Expense account

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An expense account is the right to reimbursement of money spent by employees for work-related purposes.[1] Some common expense accounts are: administrative expense, amortization expense, bad debt expense, cost of goods sold, depreciation expense, freight-out, income tax expense, insurance expense, interest expense, loss on disposal of plant assets, maintenance and repairs expense, rent expense, salaries and wages expense, selling expense, supplies expense and utilities expense.[2]

Normal Balance[edit]

To increase an expense account, it must be debited. [3] To decrease an expense account, it must be credited. [3] The normal expense account balance is a debit. [3] In order to understand why expenses are debited, it is relevant to note the accounting equation, Assets = Liabilities + Equity. [4] Expenses show up under the equity portion of the equation because equity is common stock plus retained earnings and retained earnings are revenues minus expenses minus dividends. [2] Expenses are considered temporary accounts in this equation, because at the end of the period, expense accounts are closed. [4] Because expense accounts decrease the credit balance of owner’s equity, expenses must be debited. [5]

Closing Expense Accounts[edit]

At the end of the year, expense accounts need to be closed, or zeroed out.[6] Expense accounts need to be closed because they are temporary, meaning that they pertain only to a given accounting period and won’t carry over into the next one. [2] When expense accounts are closed, they close to another temporary account, known as Income Summary. [2] So, the expense accounts must be credited, and the Income Summary will be debited. [2] [6] The net loss or gain in this account transfers to Retained Earnings, which is a permanent account. [4]

Contra Expense Accounts[edit]

Contra accounts are accounts that are related, yet separate from its particular account. [7] A contra expense account will behave in the opposite way a normal expense account will; instead of debiting to increase, a contra account must credit to increase. [7] Instead of crediting to decrease, it will be credited to increase. [7] An example of a contra expense account is Purchase Returns and Allowances. [4]

US tax treatment of expense accounts[edit]

In the United States, the use of an expense account can be traced back to George Washington, who chose to forego a salary and relied on an expense account to cover his purchases during his military leadership in the American Revolution.[8]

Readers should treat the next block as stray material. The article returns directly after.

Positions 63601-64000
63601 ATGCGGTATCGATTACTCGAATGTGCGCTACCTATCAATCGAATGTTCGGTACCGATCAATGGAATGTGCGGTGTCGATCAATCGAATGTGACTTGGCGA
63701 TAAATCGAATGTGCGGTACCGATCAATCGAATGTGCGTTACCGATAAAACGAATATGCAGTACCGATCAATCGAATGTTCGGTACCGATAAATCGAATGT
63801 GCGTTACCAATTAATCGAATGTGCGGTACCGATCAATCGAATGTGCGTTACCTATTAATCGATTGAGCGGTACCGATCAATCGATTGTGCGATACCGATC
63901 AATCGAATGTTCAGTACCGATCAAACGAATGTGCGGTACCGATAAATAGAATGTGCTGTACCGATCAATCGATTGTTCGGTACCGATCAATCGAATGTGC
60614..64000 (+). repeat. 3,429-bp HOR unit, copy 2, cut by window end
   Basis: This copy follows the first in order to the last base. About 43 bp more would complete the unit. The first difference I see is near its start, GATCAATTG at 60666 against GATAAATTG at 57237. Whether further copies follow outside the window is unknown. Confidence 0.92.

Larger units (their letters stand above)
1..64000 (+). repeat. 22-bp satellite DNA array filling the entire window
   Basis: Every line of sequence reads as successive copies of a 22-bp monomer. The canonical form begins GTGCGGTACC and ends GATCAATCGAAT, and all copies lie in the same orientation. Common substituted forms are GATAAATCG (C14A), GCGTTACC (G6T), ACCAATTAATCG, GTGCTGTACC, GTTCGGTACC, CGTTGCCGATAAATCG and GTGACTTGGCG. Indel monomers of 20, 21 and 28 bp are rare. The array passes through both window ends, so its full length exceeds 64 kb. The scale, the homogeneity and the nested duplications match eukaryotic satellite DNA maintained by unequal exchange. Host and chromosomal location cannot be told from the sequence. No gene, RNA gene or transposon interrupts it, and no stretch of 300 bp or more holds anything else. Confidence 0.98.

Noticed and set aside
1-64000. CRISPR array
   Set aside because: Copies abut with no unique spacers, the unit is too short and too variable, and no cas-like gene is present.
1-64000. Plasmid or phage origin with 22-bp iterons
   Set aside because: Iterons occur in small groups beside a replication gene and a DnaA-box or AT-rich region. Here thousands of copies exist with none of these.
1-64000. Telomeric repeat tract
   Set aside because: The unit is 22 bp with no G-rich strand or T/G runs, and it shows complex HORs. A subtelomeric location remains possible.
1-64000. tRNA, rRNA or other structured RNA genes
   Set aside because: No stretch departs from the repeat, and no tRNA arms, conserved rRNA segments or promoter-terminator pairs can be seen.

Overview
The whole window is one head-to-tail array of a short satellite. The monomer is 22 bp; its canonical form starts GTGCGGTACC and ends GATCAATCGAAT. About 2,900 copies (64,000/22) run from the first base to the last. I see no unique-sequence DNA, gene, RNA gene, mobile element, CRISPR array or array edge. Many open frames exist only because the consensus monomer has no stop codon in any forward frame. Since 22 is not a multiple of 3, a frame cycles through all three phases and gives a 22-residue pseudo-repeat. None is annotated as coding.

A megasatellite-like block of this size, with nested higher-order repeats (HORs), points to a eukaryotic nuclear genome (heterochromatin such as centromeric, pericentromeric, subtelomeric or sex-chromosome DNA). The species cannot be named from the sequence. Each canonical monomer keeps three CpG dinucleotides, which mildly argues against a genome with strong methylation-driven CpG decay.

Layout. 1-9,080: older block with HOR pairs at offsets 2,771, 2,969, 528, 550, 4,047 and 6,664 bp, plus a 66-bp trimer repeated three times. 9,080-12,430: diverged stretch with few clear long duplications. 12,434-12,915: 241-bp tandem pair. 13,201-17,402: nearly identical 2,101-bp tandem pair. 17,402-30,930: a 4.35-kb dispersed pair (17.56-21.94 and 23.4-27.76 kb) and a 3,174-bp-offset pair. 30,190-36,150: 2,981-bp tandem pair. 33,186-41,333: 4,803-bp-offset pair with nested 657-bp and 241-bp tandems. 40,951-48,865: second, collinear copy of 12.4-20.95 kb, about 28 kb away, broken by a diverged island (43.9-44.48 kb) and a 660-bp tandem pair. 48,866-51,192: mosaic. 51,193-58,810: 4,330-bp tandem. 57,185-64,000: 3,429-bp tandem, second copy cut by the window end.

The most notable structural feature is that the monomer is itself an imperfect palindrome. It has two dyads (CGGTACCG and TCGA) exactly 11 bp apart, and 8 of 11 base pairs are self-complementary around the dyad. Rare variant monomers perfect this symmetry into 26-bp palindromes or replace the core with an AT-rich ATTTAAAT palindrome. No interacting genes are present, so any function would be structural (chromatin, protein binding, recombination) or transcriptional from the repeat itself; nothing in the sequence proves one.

Under today's tax laws of the United States, expense accounts are treated as either "accountable" or "unaccountable". Accountable expense accounts are subject to a variety of restrictions. Accountable expense accounts are subject to a variety of Internal Revenue Service regulations. There must be a documented business purpose for the account. Spending from the account must be documentable, typically by means of receipts. Any money entrusted to the employee from the account that is not spent for business purposes and accounted for must be returned to the employer.[9]

Money paid to an employee under an accountable expense account is not treated as taxable income to the employee. Money paid to an employee under an unaccountable plan is treated as income to the employee. Business expenses paid out of a nonaccountable plan are deductible from the employee's taxable income only as miscellaneous itemized deductions, and even then, they are only deductible if the expenses are equal or greater than 2% of the employee's income.

Special rules govern certain types of business expenses, including rules for travel, entertainment, food, and gifts.[10]

Expense accounts are also privately regulated by internal auditors for many employers, often to ensure funds are handled appropriately.[1][11]

See also[edit]

References[edit]

  1. ^ a b Brian Satterfield (May 29, 2008). "5 Tales of Outrageous Expense Account Abuse". HR World. Retrieved 2009-03-13. 
  2. ^ a b c d e Kieso, Paul D. Kimmel, Jerry J. Weygandt, Donald E. (2012). Financial accounting Tools for business decision making (7th rev. ed. ed.). New York: John Wiley & Sons Inc. ISBN 9781118162286. 
  3. ^ a b c Austin Community College. "Rules of Debits and Credits". 
  4. ^ a b c d Bluest, Kate. "Why Do Assets and Expenses Both Have a Debit Balance?". Demand Media. 
  5. ^ Crosson, Belverd E. Needles, Marian Powers, Susan V. (2014). Principles of accounting (12th ed. ed.). Mason, OH: Cengage Learning. ISBN 978-1-133-62698-5. 
  6. ^ a b Nelson, Stephen, L. "Close Out Revenue and Expense Accounts in QuickBook 2012". John Wiley & Sons. 
  7. ^ a b c Kimmel, Paul, D. John Wiley & Sons http://www.wiley.com/legacy/products/worldwide/canada/kimmel/student/s_faq_04.html. Retrieved 8 April 2014.  Missing or empty |title= (help)
  8. ^ Marvin Kitman (2001). George Washington's Expense Account. Grove Press. ISBN 0-8021-3773-3. 
  9. ^ Internal Revenue Service, Publication 535 (2007), Business Expenses, ch. 11: Reimbursement of Travel, Meals, and Entertainment
  10. ^ Internal Revenue Service, Publication 463 (2008), Travel, Entertainment, Gift, and Car Expenses, 2008 version.
  11. ^ Paul Burnham Finney (June 26, 2006). "A high-tech tool to track expense account abuse". International Herald Tribune. Retrieved 2009-03-13. 

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